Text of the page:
Freedom of Expression

Jordan B. - LLI Toledo

Imagine if you were restricted on everything  you said. Whether that be to friends ,family, or even on social media (all outside of school). While this might not  be exactly the case, many high schools are limiting students rights outside of school, which is totally unacceptable. Students should not be punished in school for what they say outside of school, and outside of school boundaries or property.

Students should be able to express their first amendment rights (freedom of speech) whether that be through art, music, or the clothes they wear. Instead, they are being suspended or expelled just because the schools don’t like what they’re saying or the language they’re using.

At one school, senior Taylor Bell “composed, sang, and recorded a rap song which he published for over 1,300 friends”(google scholar). He wrote this song ”criticizing two coaches at school- Coach Wildmon and Coach Rainey - alleging  both of them had improper contact with female students”(google scholar). Though his language might not have been considered mild to the school, he was trying to do a good thing and expose two coaches at his school for their inappropriate behavior, and express how he felt about it. This behavior includes looking down their skirts and other things that an adult, let alone a teacher, should not be doing with a teenager. But instead of talking to Taylor about the behavior of the coaches, he was suspended for exercising his right to freedom of speech outside of school property or school events.

This is not the first case of this injustice and it won’t be the last. In 1986 a student was suspended for speech that was deemed offensively lewd and obscene under the school’s rules (Tinker v. Des Moines, referencing Bethel School Distrcit v. Fraser). If the same speech was outside the school environment the student could not have been penalized. The US  supreme court upheld the suspension of a high school senior and ruled that the first Amendment did not prevent the school district from disciplining him saying that this student used this language at school-  he wouldn’t have been if he said it outside of school. This proves that what Taylor Bell said about those coaches outside of school was not enough for him to be punished, and he was protected by the first Amendment.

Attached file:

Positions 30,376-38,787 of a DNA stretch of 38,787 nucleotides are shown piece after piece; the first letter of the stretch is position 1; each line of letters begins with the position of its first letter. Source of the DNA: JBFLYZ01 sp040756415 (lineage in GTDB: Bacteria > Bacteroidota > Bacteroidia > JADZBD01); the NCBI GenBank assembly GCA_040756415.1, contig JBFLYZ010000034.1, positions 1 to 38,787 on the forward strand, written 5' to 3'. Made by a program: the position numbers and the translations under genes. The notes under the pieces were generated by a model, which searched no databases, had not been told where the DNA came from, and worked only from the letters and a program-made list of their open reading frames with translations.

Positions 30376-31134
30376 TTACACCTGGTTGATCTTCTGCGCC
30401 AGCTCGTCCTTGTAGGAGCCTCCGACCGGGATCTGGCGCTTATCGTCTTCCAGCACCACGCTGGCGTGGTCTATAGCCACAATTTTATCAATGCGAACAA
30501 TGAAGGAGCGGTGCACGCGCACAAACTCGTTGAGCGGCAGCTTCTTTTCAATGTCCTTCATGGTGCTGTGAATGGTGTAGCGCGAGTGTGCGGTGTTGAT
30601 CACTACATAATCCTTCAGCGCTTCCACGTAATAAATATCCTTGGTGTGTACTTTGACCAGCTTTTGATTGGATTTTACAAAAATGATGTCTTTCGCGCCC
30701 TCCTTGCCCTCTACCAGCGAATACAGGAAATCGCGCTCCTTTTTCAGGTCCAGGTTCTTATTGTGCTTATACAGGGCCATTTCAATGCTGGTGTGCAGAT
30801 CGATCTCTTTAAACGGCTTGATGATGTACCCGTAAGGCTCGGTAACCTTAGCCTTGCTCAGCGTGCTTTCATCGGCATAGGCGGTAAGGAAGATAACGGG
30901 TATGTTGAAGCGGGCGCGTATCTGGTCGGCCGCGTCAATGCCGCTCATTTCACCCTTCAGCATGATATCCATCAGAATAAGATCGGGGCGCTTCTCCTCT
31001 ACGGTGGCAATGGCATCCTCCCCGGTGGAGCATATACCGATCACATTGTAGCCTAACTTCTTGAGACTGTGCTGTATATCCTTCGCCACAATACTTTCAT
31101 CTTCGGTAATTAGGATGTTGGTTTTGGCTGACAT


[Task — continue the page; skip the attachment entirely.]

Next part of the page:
What’s next? Are they going to start suspending people for drawings, or paintings, or memes?

 For instance, what if a teenager was at home just joking around and he made a picture of someone shooting the principle 20 times with a pistol, then him getting up, and getting ran over by a stampede of animals? He wasn’t trying to be mean to the principal, it didn’t affect the principal’s life in any way, and he did it at home. The kids at school might have laughed at him behind his back, but it didn’t cause any disruptions in the classroom. The teenager was protected by freedom of speech because he did it at home, he wasn’t at school or at a school related event, it didn’t cause any disruptions, and the principal’s life wasn’t affected. Does the student deserve to be suspended for a simple joke. The school board might say it was inappropriate and because it embarrassed the principal the kid should be suspended, but the fact of the matter is, it was well within his rights.

To sum up, even if you consider something someone made to be inappropriate, if it is within the boundaries of the things mentioned above, it is protected by the first amendment. After all, is it really okay to suspend a kid over a picture used as a joke? What if the roles were reversed and this was you- would you really say that it was worth suspending over?


Sources Considered:

  • Bell v. Itawamba Cty. Sch. Bd., 859 F. Supp. 2d 834, 836 (N.D. Miss. 2012).
  • Wallenstein, Andrew. "The Hip-Hop Case the Supreme Court Should Reject." Web blog post. Variety. 22 Feb. 2016. 
  • Liptak, Adam. "Hip Hop Stars Support Mississippi Rapper in First Amendment Case." Web blog post. Sidebar. The New York Times Company, 20 Dec. 2015. 
  • Stern, Mark, J. "Judges Have No Idea What to Do About Student Speech on the Internet." Web blog post. Future Tense. Slate, 18 Feb. 2016.  
  • Crowley, Brian. "Supreme Court Refuses to Provide Clarity on Discipline for Off-Campus, Online Student Speech." Web blog post. Education Law Insights. Lexology, 29 February 2016. 
  • "School was Right to Expel Student Over Violent Poetry." eSchoolNews. Eschool Media Sites. 1 Aug. 2001.